Goal Setting 3 – Younger swimmers in particular need help to set hard but achievable goals.

How Do We Go About Setting Our Goals?

Goals are about the future; some are set in the immediate future, some are in the distant future and some are in-between. Because of this goals need to be developed based on a timeline; that is to say, we need to attach a goal to a certain stage or time in our development.

Goals need to be established which are commensurate with our ability and set in accordance with our projected rate of improvement.

It is essential to consult with your coach and any other experts who your coach may feel would be of assistance. Principally it is a process performed in partnership between the swimmer and coach.

This article is Part 3 of a 5 part series on goal setting written by former Australian Head Coach Leigh Nugent.   Part 1 can be read at What is a Goal? and Part 2 can be found at Types of Goals

Step 1 – The Dream Goal
Step 2 – Design the career plan.
Step 3 – Determine the Milestone Goals according to a rough timeline.
Step 4 – Establish Stepping stone Goals for the immediate 2 years.
Step 5 – Develop a process which supports the season plan.
Step 6 – Identify process goals which reflect the desired progression through the process.
Step 7 – Evaluate
Step 8 – Confirm, modify, eliminate or re-establish goals

This is the process of goal setting but its success is determined by how effectively a balance is achieved between:

  • realistic optimism.
  • challenges which encourage us to strive to achieve.
  • exploring our limits
  • our ability to objectively measuring
  • alignment to an appropriate time-line
  • its effect on building our character

Achieving A Goal – Emotional Response

When a goal is achieved the level of the emotional response is determined by the significance of the goal to the achiever. Positive reinforcement (positive feedback) from the swimmers coach in response to the achieving of the goal will increase the swimmer’s self esteem and increase the swimmer’s self belief. This will result in the swimmers belief in them achieving the next goal. Resulting in an increase in motivation to accept the challenges which lay ahead.

The level of satisfaction and sense of achievement felt by the swimmer is directly related to the perceived degree of difficulty of the goal which was achieved.

 Not Achieving A Goal – Emotional Response

Not achieving a goal may elicit a response of disappointment. The level of disappointment will be determined by how difficult the goal was perceived to be. If the goal was considered to be of extreme difficulty then rationalisation may dissipate the disappointment.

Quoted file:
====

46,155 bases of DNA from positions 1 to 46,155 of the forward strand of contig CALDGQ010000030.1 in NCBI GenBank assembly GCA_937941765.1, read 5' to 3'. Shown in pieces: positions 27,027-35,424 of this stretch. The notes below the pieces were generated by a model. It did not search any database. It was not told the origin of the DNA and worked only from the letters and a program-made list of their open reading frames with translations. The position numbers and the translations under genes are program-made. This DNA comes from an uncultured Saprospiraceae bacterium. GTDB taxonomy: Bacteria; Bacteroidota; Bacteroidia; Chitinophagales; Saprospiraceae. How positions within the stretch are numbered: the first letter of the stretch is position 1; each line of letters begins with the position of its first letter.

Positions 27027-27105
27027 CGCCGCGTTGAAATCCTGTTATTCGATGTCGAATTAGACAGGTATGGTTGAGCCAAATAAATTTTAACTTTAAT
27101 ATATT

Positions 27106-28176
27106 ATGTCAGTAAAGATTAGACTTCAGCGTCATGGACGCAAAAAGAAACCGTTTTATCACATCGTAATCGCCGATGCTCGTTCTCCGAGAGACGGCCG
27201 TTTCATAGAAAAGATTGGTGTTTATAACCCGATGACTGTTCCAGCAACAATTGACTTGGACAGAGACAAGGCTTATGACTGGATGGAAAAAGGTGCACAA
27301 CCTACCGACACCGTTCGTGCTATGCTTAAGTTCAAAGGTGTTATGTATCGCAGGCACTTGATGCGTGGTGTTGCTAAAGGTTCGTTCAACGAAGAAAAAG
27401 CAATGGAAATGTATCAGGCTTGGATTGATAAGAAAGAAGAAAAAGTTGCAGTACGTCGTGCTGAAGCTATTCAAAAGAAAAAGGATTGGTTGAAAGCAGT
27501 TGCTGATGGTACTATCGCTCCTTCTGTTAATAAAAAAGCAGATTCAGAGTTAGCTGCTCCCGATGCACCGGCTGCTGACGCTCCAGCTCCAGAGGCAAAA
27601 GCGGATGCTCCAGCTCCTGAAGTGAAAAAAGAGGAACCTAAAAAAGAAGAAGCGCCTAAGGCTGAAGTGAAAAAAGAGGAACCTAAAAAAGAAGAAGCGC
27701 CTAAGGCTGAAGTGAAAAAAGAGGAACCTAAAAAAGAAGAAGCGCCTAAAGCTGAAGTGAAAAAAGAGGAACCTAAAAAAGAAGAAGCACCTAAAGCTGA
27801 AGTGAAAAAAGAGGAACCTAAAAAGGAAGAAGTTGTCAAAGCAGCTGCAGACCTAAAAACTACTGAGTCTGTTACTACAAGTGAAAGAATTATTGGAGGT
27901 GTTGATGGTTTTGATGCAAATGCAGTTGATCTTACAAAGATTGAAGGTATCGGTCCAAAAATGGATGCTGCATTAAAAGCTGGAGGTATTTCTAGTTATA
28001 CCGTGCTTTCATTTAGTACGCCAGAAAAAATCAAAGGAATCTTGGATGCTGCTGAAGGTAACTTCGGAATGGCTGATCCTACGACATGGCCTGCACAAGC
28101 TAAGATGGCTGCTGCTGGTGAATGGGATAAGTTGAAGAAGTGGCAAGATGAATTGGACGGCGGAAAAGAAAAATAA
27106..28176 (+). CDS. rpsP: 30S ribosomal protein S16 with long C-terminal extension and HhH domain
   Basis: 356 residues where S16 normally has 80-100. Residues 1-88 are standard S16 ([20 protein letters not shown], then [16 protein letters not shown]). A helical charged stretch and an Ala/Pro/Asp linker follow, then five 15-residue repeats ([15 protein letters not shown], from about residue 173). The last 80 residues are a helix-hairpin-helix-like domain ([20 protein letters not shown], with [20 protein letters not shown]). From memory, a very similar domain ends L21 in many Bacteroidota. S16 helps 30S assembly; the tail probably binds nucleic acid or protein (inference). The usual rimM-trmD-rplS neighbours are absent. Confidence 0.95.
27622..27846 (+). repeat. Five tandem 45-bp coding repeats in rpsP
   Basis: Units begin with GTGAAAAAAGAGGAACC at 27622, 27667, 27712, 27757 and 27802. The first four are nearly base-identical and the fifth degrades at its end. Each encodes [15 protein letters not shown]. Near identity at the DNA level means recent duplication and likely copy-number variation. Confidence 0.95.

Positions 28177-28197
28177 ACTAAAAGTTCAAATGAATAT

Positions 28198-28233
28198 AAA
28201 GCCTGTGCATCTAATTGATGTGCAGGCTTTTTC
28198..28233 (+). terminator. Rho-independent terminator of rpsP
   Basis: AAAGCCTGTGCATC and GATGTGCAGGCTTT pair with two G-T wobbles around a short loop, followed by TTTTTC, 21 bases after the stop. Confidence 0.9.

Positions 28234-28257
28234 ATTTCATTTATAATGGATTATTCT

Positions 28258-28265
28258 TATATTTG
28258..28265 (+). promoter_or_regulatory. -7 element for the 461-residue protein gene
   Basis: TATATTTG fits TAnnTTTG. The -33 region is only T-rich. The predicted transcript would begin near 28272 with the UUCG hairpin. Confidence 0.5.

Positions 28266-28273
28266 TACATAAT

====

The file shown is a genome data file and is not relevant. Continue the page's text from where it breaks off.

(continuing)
Whenever there is failure to achieve a goal then a process of objective evaluation has to take place. Through this process it can be determined whether the set goal was too difficult when it was established or whether there were other reasons or factors inhibiting the performance. The recent experience and the benefit of hind-sight will be helpful in making the decision to reinforce or modify the goal.

 Effects Of The Degree Of Difficulty Of The Goal

The degree of difficulty is a critical factor in:

  • The achievability of the goal.
  • The level of satisfaction if achieved. The more difficult the goal is to achieve the greater the level of satisfaction.
  • Difficult goals pitched at the appropriate level have the effect of motivating us to strive or try harder.
  • There is a fine line between making the goal hard to achieve but achievable and too hard where it is unachievable.
  • It requires expertise and experience to set goals at the appropriate degree of difficulty.
  • Goals which are constantly set to difficult to achieve run the risk of creating a sense of failure, dishearten the athlete and eventually reduce the desire to keep striving.

Do We Need Help To Set Our Goals?

Yes we do need help to set our goals especially when we are younger and lack knowledge and experience in the sport and life. It is difficult to be totally objective with our-selves.

The swimmers coach is the number one reference when establishing our goals. The coach has sport specific knowledge, experience, an understanding of rates of progression and most importantly is empathetic with our potential athletic capabilities.

Other experts can also be helpful but are secondary to the swimmer coach combination. These experts might be – strength trainers, physiotherapists, dieticians, sports psychologists, etc

Parents can be of help but usually lack the specific expertise and sometimes have difficulty maintaining objectivity.

 Goals Are A Renewable Resource

Goals are not set in stone. They need to be referred to regularly and frequently because they are subject to change, which requires our goals to be flexible and renewable.

Process goals need to be referred to more frequently (often on a daily basis) than milestone or stepping stone goals, as these are the goals linked to the process of what we do from day to day and session to session. These goals are an integral part of change driven by the process.

Some goals which seemed necessary or appropriate in the past may not be so now, hence need to be eliminated or modified.

Goals are a resource to help us improve, just like the people who support you, the facility you train in and the equipment you use.